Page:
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Repowering Considerations for Converting Existing Power Plants to Combined Cycle Power Plants

[+] Author Affiliations
Anup Singh, Don Kopecky

Parsons Energy & Chemicals Group, Reading, PA

Paper No. IJPGC2002-26169, pp. 607-613; 7 pages
doi:10.1115/IJPGC2002-26169
From:
  • 2002 International Joint Power Generation Conference
  • 2002 International Joint Power Generation Conference
  • Scottsdale, Arizona, USA, June 24–26, 2002
  • Conference Sponsors: Power Division
  • ISBN: 0-7918-3617-7 | eISBN: 0-7918-3601-0
  • Copyright © 2002 by ASME

abstract

Most of the recent combined cycle plants have been designed and constructed as Greenfield Plants. These new plants have been designed mostly as Merchant Plants, owned and operated by Independent Power Producers. There is about 260,000 MW of conventional coal-fired and gas-fired capacity in the USA that is more than 30 years old. About 30,000 MW of conventional gas-fired capacity exists in the area of The Electric Reliability Council of Texas (ERCOT) with relatively poor heat rates in comparison to modern combined cycle plants. These plants are good candidates for HRSG repowering. In addition, there are several coal-fired units in the 200 MW range with steam turbines in relatively good shape or in a condition that can be refurbished and used in repowering. The installed cost of repowered (also called Brownfield) capacity is about 20%–40% less than for comparable Greenfield capacity. There are also other advantages to repowering. Since the site is already existing, it is easier to get the various environmental and construction permits. The efficiency of the repowered units will be significantly higher than the existing units in their current status thus increasing the overall performance of the entire system. The paper will discuss various considerations required for repowering, including steam turbine refurbishment, demolition/relocation of existing equipment, recent cost studies, and various considerations for equipment such as HRSGs.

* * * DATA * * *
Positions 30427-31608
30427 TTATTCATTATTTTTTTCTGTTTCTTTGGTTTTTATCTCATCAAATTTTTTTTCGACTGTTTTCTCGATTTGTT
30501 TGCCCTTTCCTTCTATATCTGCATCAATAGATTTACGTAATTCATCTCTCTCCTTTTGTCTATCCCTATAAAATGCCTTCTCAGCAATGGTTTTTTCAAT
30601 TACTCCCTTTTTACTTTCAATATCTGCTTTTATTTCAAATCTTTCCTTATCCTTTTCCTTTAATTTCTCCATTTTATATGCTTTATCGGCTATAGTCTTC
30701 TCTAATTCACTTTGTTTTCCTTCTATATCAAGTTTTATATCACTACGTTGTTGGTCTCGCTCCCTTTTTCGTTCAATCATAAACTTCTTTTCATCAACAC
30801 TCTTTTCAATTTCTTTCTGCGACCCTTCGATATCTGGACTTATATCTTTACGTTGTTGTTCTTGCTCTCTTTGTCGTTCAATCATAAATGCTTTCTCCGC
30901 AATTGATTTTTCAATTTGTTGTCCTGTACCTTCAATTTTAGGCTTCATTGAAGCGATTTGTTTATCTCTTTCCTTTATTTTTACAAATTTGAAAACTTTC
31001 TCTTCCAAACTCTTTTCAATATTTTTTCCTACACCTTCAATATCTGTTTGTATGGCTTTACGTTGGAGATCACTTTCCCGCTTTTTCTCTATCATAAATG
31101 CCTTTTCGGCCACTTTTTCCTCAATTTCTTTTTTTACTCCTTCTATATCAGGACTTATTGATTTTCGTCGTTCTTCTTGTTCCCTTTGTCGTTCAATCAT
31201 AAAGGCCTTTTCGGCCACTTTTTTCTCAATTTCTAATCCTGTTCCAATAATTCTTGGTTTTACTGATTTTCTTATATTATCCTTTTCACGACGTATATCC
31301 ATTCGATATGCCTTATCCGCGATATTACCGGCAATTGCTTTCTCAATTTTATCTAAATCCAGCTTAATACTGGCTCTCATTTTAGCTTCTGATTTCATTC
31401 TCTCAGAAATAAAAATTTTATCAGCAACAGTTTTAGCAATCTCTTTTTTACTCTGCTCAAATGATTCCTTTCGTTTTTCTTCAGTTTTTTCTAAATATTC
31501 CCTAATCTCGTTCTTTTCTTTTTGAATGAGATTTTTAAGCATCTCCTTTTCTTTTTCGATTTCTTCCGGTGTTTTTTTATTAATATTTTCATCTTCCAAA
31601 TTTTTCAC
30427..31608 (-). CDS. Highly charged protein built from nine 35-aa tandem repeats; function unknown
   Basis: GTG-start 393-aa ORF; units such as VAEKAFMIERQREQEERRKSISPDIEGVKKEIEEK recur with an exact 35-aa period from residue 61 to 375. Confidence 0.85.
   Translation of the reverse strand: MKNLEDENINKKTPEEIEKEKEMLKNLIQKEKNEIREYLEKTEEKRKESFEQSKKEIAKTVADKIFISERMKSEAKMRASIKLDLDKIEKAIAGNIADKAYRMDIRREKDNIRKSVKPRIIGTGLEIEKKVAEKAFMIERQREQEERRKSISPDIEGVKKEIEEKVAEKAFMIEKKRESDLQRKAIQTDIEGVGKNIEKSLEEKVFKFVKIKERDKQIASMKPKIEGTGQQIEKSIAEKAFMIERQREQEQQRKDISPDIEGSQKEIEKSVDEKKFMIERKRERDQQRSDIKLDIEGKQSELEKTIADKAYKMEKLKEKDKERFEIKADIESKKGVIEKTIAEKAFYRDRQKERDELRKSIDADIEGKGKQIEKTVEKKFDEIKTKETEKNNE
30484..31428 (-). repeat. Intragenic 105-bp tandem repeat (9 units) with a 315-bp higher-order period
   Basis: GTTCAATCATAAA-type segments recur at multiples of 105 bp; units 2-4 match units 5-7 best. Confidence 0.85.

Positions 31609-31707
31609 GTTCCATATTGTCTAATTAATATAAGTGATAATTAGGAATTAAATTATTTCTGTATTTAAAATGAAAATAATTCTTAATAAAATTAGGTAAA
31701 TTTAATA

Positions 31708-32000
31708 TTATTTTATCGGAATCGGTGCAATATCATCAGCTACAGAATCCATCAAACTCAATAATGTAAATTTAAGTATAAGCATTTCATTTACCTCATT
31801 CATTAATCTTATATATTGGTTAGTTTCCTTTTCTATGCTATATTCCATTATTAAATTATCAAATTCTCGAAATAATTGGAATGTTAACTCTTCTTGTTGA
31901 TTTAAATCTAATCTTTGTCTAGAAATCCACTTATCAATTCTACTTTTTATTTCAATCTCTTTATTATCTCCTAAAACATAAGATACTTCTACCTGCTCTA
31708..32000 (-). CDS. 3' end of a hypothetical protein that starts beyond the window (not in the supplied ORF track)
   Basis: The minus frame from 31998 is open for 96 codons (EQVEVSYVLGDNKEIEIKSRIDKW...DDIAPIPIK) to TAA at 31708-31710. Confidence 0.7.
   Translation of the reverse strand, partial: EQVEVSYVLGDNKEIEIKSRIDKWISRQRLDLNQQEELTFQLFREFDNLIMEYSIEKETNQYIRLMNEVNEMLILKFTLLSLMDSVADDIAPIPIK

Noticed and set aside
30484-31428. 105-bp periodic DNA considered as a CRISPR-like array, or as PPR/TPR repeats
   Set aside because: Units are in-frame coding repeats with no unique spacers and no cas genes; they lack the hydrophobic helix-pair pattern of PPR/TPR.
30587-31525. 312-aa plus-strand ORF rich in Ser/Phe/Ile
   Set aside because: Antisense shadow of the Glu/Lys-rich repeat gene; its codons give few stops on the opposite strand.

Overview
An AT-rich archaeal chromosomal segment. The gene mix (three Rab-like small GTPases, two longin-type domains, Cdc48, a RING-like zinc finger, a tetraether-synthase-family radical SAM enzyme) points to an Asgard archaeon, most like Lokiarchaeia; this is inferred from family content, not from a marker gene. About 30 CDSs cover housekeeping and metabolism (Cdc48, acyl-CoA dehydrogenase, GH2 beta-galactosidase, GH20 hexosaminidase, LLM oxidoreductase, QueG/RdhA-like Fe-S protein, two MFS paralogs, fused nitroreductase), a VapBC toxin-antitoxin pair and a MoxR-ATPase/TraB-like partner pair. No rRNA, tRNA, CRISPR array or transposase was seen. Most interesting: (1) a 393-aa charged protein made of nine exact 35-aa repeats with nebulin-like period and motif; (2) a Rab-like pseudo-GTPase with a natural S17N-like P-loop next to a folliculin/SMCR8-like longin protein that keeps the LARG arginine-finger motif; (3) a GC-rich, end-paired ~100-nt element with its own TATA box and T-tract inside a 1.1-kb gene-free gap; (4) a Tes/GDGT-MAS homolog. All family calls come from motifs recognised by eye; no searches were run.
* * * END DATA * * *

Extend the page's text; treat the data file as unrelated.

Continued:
Copyright © 2002 by ASME

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